Sunday, August 19, 2007

This would explain Packer fans...

Having bad dreams? You know, the kind where you realize you are standing naked on the floor of the Board of Trade and suddenly your second-grade teacher shows up with a hippopotamus...

No? Well, never mind...

Part of your problems could be eating cheese.
The chemistry of dreams goes back to before biochemistry began.

Scrooge blamed his nocturnal ghosts on a "crumb of cheese", and I know what he meant. I find it almost impossible to get an undisturbed night's sleep after eating the stuff and - worse - after drinking red wine.

The effect is very real - the last time I tried a refreshing bottle of red late at night I ground my teeth so hard that I smashed a molar.

Now the substances behind such unwanted nightmares are being tracked down. Tyramine, the main culprit, is based on the carbon ring of Kekulé's dream, and is broken down by the same enzymes as those hard at work during paradoxical sleep.

Aged cheeses, like Stilton, and heavy red wines are most to blame, while soy sauce and smoked fish are both rich in the stuff. [More]
But wait - it gets even better. You can choose your dreams.

85% of females who ate Stilton had some of the most unusual dreams of the whole study. 65% of people eating Cheddar dreamt about celebrities, over 65% of participants eating Red Leicester revisited their schooldays, all female participants who ate British Brie had nice relaxing dreams whereas male participants had cryptic dreams, two thirds of all those who ate Lancashire had a dream about work and over half of Cheshire eaters had a dreamless sleep.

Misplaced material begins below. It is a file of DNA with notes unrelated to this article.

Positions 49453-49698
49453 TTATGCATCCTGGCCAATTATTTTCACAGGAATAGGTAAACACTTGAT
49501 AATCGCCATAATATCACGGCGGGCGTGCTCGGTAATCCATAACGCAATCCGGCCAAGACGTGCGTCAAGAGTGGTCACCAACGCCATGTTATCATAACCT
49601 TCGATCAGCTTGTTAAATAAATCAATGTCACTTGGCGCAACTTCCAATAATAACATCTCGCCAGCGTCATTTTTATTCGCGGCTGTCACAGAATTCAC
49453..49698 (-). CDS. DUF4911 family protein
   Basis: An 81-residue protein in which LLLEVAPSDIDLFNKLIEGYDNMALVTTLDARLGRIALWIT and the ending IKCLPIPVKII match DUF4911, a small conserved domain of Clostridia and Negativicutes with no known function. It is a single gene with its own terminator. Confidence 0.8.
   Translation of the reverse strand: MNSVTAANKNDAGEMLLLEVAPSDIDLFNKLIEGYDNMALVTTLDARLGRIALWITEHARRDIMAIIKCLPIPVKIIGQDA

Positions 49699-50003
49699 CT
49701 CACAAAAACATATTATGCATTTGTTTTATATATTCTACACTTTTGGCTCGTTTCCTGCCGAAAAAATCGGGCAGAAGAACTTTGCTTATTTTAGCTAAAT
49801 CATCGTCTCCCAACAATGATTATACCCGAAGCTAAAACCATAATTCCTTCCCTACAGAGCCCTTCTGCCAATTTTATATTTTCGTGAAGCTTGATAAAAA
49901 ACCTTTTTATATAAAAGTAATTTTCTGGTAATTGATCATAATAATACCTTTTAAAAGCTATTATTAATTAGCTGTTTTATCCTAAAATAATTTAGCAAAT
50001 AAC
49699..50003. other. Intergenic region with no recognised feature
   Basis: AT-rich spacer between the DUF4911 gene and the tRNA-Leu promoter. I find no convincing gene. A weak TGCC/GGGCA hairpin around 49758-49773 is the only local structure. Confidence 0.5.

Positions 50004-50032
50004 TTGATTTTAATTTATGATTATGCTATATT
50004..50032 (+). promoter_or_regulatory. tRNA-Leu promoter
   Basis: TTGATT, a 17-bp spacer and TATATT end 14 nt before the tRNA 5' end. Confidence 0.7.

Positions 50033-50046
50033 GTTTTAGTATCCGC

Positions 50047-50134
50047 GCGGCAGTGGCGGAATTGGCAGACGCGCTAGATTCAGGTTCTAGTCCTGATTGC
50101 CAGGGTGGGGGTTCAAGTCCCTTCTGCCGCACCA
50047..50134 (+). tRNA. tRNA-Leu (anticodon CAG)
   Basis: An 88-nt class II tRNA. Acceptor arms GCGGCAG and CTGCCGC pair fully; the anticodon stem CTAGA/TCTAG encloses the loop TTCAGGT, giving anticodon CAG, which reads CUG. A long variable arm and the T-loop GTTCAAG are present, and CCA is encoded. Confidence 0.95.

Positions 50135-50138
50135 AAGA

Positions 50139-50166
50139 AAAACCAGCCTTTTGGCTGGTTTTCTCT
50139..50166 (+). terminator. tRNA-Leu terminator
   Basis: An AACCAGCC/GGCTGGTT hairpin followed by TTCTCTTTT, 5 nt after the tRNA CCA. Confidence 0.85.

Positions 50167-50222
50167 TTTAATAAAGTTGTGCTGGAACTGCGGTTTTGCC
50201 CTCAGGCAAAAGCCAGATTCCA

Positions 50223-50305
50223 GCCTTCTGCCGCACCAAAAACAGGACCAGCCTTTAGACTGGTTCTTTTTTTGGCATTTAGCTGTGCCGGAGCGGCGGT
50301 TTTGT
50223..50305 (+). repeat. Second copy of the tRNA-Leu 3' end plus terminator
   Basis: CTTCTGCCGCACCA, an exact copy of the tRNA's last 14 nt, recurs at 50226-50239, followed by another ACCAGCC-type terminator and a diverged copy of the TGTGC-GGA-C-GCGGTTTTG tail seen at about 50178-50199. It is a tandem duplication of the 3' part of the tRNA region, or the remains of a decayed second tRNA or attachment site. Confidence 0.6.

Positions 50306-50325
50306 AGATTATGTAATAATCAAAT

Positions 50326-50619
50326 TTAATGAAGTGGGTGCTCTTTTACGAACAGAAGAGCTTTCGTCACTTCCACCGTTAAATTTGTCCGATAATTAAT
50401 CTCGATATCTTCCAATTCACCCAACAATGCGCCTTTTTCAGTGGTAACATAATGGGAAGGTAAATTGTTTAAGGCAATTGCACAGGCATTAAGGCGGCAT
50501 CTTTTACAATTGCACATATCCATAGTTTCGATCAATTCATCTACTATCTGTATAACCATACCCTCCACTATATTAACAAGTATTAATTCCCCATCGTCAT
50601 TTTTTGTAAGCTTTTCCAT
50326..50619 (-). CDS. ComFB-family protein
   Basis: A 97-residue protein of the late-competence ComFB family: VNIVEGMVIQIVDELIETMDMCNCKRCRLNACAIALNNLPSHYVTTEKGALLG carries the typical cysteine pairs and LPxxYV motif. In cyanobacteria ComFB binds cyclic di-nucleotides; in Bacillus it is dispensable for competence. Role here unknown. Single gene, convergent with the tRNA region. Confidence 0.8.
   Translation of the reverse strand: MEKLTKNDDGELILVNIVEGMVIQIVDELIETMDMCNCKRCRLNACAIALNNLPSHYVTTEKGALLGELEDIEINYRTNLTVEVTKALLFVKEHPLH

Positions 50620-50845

Commenting on the study, Neil Stanley, PhD Director of Sleep Research HPRU Medical Research Centre at the University of Surrey says: "The Cheese and Dreams study conducted by the British Cheese Board is the first study of its kind and suggests that eating cheese before you go to bed may actually aid a good night’s sleep.

What is particularly interesting is the reported effect different types of British cheese have on influencing the content of dreams. It seems that selecting the type of cheese you eat before bedtime may help determine the very nature of often colourful and vivid cheese induced dreams”

This is all well and good for the Brits. But my question is will a Double Cheese Whopper make me dream about Carol Drinkwater and me surfing off Baja California?

It's all about science, ya know.


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